Q. How much research did you do and how did you translate it into a narrative?

A. I spent two and a half years in Reading, walking around homeless camps, really getting to know people very well. But the way in which I do my research is I absorb it and then never look at it. And so the things that stick with me are the things that become the play.

I create composites. This one guy in particular, Steve, worked in a baking factory for many years. He’d done something really horrible and then ended up in jail, and he was out and eager to talk to us because he felt that when we began he was going to resurrect his life. And after a year and a half of really getting to know Steve and building a great deal of empathy, we were there during the summer and we discovered that he had white supremacist tattoos on his legs and that was shocking. So I felt like this person needs to be in the play.

Q. Issues such as inequality and racial tension are presented in such a way that they become emotionally engaging and we’re not aware of having them put in front of us explicitly. How do you do that?

A. I think you have to meet the characters where they are and inform their depths as human beings, because when we wake up in the morning the first thing we say to ourselves is, “Oh my God, it’s going to be hard going out there as a black person, a Latino person, or a white person.” We meet the world as who we are and then it’s the context that unearths the experience that we have. I wanted to put them in the context and have them live their lives in that context. I think what happens is we see the way in which race is fracturing relationships and friendships.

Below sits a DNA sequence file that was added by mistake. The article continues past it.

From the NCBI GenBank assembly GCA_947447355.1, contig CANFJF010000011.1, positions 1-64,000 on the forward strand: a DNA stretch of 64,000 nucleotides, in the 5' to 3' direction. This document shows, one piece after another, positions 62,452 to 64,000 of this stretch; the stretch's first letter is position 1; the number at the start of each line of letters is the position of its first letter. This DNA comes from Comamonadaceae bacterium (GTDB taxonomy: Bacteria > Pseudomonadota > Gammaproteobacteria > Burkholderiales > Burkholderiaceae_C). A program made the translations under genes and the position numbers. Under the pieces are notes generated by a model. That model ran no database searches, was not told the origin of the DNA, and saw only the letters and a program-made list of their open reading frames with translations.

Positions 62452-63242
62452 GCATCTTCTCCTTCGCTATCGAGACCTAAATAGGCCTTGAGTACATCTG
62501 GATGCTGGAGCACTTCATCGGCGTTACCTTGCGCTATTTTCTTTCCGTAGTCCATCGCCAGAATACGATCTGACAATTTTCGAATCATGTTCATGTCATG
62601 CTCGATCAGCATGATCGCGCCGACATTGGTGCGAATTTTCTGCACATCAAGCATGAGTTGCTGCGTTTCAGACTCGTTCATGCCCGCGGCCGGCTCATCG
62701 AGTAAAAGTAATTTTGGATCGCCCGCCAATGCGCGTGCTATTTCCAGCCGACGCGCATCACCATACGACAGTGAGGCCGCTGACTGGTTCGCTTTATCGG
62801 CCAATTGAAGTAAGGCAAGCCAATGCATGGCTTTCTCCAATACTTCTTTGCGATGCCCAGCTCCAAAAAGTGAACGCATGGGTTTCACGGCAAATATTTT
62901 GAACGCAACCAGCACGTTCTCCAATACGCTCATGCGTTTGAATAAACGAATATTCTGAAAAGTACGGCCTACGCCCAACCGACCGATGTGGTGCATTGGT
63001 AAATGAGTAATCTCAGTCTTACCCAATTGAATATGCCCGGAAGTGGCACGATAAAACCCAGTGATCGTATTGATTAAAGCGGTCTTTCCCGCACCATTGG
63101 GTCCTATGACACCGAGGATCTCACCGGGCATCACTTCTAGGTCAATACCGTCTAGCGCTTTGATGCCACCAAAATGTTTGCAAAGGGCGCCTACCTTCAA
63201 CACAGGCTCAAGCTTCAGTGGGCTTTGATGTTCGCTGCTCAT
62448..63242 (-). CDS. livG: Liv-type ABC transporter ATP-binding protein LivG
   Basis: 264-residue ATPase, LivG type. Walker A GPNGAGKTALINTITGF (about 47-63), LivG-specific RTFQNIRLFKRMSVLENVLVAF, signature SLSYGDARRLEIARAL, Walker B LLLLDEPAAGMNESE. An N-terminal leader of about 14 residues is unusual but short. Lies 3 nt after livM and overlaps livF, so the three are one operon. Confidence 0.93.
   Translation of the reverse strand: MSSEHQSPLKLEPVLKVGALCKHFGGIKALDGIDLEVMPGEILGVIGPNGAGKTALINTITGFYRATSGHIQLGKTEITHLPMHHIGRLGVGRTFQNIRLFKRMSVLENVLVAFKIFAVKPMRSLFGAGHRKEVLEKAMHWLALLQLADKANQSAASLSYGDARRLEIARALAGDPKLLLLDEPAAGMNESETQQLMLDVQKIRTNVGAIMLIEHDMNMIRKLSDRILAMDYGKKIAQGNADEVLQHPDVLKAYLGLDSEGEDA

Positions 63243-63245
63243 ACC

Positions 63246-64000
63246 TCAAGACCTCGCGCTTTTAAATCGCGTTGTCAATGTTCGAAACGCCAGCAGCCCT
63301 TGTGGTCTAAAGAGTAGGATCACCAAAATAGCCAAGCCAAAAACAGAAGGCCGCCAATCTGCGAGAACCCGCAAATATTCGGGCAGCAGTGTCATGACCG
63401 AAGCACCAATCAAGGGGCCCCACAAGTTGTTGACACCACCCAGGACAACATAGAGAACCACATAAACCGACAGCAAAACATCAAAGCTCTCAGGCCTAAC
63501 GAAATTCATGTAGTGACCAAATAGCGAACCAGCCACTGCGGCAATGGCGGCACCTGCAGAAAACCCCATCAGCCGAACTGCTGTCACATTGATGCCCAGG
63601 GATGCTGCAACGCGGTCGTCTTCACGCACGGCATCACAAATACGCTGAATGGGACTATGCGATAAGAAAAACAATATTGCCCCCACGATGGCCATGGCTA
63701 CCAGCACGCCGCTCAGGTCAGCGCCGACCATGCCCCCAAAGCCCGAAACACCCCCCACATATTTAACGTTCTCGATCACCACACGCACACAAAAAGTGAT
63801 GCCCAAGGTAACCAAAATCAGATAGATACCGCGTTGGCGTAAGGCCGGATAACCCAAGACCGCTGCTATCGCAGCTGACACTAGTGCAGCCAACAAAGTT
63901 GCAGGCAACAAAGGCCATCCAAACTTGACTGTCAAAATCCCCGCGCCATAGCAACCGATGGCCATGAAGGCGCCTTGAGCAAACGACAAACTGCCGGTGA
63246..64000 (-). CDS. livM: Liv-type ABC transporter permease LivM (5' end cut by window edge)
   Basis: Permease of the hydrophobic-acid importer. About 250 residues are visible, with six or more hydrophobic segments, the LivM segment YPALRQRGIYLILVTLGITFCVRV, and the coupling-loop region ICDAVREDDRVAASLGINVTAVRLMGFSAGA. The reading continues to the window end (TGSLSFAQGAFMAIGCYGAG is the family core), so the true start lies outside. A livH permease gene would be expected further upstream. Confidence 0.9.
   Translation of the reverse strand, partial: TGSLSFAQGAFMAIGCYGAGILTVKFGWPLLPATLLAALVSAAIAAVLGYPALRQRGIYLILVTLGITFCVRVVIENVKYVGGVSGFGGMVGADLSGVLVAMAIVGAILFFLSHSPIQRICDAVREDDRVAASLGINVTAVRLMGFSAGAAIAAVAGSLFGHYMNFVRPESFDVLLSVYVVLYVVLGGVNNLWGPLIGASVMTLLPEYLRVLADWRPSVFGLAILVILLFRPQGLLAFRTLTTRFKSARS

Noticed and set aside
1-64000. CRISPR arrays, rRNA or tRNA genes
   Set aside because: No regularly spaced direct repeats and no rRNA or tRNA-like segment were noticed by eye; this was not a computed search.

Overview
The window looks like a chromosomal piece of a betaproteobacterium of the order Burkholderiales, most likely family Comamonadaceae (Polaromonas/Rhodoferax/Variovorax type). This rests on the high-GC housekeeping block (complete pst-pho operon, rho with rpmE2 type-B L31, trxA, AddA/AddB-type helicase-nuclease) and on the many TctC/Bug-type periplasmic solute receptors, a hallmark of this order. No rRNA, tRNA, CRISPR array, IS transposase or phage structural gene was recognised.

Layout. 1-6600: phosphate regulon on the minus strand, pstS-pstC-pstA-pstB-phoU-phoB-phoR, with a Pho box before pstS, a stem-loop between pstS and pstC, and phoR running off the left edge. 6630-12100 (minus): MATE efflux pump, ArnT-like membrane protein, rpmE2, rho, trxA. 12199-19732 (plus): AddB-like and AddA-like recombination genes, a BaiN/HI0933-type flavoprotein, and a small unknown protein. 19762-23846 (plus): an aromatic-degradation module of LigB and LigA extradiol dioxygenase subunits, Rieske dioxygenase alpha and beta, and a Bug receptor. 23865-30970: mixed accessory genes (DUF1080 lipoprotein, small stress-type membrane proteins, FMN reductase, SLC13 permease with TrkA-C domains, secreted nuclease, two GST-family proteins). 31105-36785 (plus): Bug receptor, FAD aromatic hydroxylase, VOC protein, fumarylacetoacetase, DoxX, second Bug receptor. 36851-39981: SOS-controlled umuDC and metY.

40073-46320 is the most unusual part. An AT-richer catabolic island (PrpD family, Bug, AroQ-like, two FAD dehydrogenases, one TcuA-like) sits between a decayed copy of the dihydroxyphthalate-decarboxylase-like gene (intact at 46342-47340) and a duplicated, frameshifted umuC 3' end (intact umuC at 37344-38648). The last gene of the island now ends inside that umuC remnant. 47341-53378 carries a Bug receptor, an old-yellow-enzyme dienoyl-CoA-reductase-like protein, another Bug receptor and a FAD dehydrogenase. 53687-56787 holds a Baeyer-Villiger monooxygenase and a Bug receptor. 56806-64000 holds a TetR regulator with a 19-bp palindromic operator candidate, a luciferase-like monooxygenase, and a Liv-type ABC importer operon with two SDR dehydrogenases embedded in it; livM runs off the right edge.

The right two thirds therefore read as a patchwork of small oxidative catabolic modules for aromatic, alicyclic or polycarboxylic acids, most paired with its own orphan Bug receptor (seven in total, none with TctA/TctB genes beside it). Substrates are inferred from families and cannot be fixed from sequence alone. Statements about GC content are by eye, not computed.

Q. Once you started writing, did you have a sense of the structure?

A. I did. Usually I have an uber-structure when I begin writing. In this play, I wanted every person to have an aria. So the structure was that every scene is about a different character. It’s an ensemble piece. Every scene focuses on a different person’s relationship to that factory and to self.

Q. Do you see this play as coming out of a particular theatrical tradition?

A. I do. Arthur Miller is a playwright whose work I greatly admire because he was someone who was socially engaged. He was able to create work that has withstood the test of time, and that at times was very dangerous. He was invested in the lives of working people and people who had been marginalized. I’m very interested in Black Lives Matter, and I thought, that’s all I’ve been doing in my career, proving that black lives matter by putting women of color, people of color and folks who don’t get their stories told as often as they should be, on the stage. When Arthur Miller was writing, he certainly had that urgency of being from a marginalized group trying to give urgency to the voices of those people.

—By Eve Glasberg